The Underground Railroad is one of the singularly bravest endeavors ever undertaken in U.S. history. Fear, torture, and death met runaway slaves at every turn in their quest for freedom. Harriet Tubman was not only a runaway herself, but a bold, prodigious conductor for the liberation of other African Americans. Tubman’s sacrifice and honor immeasurable, her name will be proclaimed throughout history, yet the film bearing her name, directed by Kasi Lemmons, doesn’t do her legacy as much justice.
A tale of slavery in America is nothing if it does not contemplate the unfathomable panic and seething rage of those who endured its atrocities. Lemmons’s film refuses to properly engage those emotions with any coherency.
The script disappoints most notably in its inability to excavate the personhood, not the legend, of Harriet Tubman (played by Cynthia Erivo). The story labors to cement Harriet’s audacity for freedom in a supernatural guidance from God—in effect, to make her more divine than human. Monochrome shots of Harriet seeing the future are interspersed throughout the film. Not only is it confusing in chronicling the narrative—because they first come across as traumatic flashbacks—but it also seems to lessen Harriet’s agency in her own story. Perhaps she did believe she had a gift from God. However, the filmmakers’ decision to rely on this factor as her primal influence is ludicrous. Each sign from God hits Harriet like a That’s So Raven vision.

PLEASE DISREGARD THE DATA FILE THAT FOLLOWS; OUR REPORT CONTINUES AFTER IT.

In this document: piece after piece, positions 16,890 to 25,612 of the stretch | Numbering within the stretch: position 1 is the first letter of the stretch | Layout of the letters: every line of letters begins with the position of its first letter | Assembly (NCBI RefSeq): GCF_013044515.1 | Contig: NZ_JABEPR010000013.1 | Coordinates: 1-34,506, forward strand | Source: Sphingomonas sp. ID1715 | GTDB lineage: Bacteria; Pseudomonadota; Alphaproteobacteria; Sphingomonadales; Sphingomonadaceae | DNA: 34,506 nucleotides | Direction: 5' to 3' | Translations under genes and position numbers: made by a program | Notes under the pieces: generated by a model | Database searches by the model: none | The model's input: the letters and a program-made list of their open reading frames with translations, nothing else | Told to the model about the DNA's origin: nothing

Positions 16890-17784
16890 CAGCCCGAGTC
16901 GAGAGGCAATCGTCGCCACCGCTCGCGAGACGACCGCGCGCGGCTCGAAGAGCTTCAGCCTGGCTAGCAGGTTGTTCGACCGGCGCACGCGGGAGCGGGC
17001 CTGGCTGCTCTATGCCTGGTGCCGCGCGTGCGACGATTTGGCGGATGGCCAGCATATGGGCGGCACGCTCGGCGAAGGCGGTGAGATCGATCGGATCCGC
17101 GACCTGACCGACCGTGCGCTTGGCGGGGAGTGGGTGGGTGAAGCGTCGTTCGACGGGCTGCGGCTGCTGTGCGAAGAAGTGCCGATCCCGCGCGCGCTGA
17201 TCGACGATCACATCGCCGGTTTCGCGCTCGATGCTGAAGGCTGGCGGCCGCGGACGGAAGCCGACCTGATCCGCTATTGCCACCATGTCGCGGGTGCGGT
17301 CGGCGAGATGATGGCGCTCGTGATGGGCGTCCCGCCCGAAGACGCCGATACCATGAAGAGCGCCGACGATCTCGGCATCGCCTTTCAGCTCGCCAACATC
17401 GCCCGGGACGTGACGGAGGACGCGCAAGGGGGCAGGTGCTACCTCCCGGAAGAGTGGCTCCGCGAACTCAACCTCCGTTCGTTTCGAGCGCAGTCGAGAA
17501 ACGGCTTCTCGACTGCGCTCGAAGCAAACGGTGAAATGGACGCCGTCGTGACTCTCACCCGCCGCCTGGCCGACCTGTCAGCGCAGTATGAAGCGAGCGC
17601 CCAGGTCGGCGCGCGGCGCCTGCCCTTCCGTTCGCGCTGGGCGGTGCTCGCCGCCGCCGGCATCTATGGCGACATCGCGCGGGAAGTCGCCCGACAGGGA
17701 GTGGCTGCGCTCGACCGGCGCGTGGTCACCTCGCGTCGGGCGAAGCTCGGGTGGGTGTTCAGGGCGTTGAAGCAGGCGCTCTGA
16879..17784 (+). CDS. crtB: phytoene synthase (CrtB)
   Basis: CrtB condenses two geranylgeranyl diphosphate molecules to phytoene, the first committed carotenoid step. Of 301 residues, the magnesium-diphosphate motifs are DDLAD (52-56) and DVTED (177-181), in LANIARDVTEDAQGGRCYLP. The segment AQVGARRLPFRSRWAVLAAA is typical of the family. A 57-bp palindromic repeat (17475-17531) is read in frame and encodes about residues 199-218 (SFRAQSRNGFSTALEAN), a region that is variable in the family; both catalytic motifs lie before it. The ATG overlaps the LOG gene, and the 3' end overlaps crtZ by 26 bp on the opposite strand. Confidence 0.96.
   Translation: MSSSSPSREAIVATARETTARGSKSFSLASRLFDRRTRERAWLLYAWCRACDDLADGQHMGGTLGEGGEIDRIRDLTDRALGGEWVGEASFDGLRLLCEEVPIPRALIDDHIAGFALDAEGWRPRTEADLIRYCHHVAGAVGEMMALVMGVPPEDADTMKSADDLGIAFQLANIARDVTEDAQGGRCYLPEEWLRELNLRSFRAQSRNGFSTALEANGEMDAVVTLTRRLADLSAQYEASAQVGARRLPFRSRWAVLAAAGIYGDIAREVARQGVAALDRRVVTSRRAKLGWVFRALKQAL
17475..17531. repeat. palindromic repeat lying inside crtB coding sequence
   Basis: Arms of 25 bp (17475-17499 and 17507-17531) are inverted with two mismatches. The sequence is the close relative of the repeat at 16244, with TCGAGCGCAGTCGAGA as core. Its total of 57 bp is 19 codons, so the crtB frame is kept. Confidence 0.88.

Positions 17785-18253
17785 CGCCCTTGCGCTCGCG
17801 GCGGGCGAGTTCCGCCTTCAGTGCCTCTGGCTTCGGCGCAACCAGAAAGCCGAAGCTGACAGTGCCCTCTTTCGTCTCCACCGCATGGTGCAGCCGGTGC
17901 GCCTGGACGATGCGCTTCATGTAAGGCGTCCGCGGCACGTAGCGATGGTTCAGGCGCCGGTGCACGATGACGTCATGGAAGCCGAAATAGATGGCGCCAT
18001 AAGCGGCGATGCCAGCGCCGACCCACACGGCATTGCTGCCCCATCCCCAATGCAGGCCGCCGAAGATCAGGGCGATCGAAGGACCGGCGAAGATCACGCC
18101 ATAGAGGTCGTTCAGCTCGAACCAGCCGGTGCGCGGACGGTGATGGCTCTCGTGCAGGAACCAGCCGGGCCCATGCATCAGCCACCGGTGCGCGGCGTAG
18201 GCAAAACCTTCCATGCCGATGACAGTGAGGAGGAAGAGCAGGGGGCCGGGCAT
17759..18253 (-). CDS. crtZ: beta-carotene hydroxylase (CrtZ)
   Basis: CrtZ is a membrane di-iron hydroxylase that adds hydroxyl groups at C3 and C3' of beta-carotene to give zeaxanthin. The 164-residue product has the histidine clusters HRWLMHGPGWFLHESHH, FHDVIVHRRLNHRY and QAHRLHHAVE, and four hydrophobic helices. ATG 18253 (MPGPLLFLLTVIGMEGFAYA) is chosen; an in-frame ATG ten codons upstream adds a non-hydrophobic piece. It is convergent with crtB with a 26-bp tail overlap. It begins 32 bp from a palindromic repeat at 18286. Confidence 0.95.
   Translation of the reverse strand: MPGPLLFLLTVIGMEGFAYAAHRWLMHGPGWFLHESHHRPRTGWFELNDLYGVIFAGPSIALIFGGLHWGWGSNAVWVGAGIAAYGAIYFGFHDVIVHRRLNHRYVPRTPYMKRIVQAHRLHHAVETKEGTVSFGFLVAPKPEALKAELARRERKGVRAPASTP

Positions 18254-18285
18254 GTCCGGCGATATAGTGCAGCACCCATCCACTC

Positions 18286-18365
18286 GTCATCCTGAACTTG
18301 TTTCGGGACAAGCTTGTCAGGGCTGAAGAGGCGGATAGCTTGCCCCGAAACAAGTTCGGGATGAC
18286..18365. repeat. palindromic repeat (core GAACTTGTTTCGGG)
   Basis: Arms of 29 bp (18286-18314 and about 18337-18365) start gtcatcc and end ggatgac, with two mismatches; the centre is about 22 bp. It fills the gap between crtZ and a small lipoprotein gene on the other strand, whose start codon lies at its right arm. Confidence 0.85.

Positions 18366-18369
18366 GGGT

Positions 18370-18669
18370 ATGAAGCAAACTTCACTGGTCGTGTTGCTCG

In fact, after Harriet’s own escape from slavery, the film becomes less and less concerned about capturing the pure terror that must have been the Underground Railroad. It glosses over each subsequent mission with a breezy finality that can be easily interpreted as “success.” Any bumps in the road in her quest to free other slaves are quickly smoothed out by one of her sensory alerts from God, warning her of trouble ahead.
The dynamic between Harriet and her former slave owner Gideon (Joe Alwyn) is a muddled mess, with his sadistic obsession with her that becomes the central conflict of the film. A mediocre male should not be the consistent struggle in a Harriet Tubman story. Alwyn’s portrayal as Harriet’s sole nemesis in her pursuit for freedom is ridiculous and flat. He clearly wants to give off the banal, smug-face evilness of a serial killer, but it comes across more like a bored, racist teenager.
Erivo as Harriet is the reverse side of the coin. At times, it seems like she is projecting with the intent of making sure the audience feels her emotions (perhaps due to her extensive stage background). Her singing is Tony Award-winning for a reason, though. Under the moniker “Moses, the slave stealer,” Harriet croons to her people in such a mesmeric way that it hypnotizes men and women to follow her, drawing them out of their work and homes.
Erivo’s voice combined with the soundtrack featuring old spirituals and Nina Simone’s phenomenal “Sinnerman” are the only bits of perfection. Still, the sound design’s overall lush and serious tone is severely hampered by using overdramatic theme music with cartoonish dun-dun-dun sounds to punctuate tense moments, such as when Harriet initially runs away from the plantation, or when she is about to jump off the bridge in her essential “freedom or death” scene. The music carries a lot of the emotional burden of this film, so these comical flourishes unavoidably cheapen the final effect.
Harriet is the kind of biography that skims the surface of the horrors of the past, while simultaneously venerating the hero in epic, godlike proportions. Though the film desires to have its story easily digested, some things need a little grit going down the hatch—and they make us better audiences for it.
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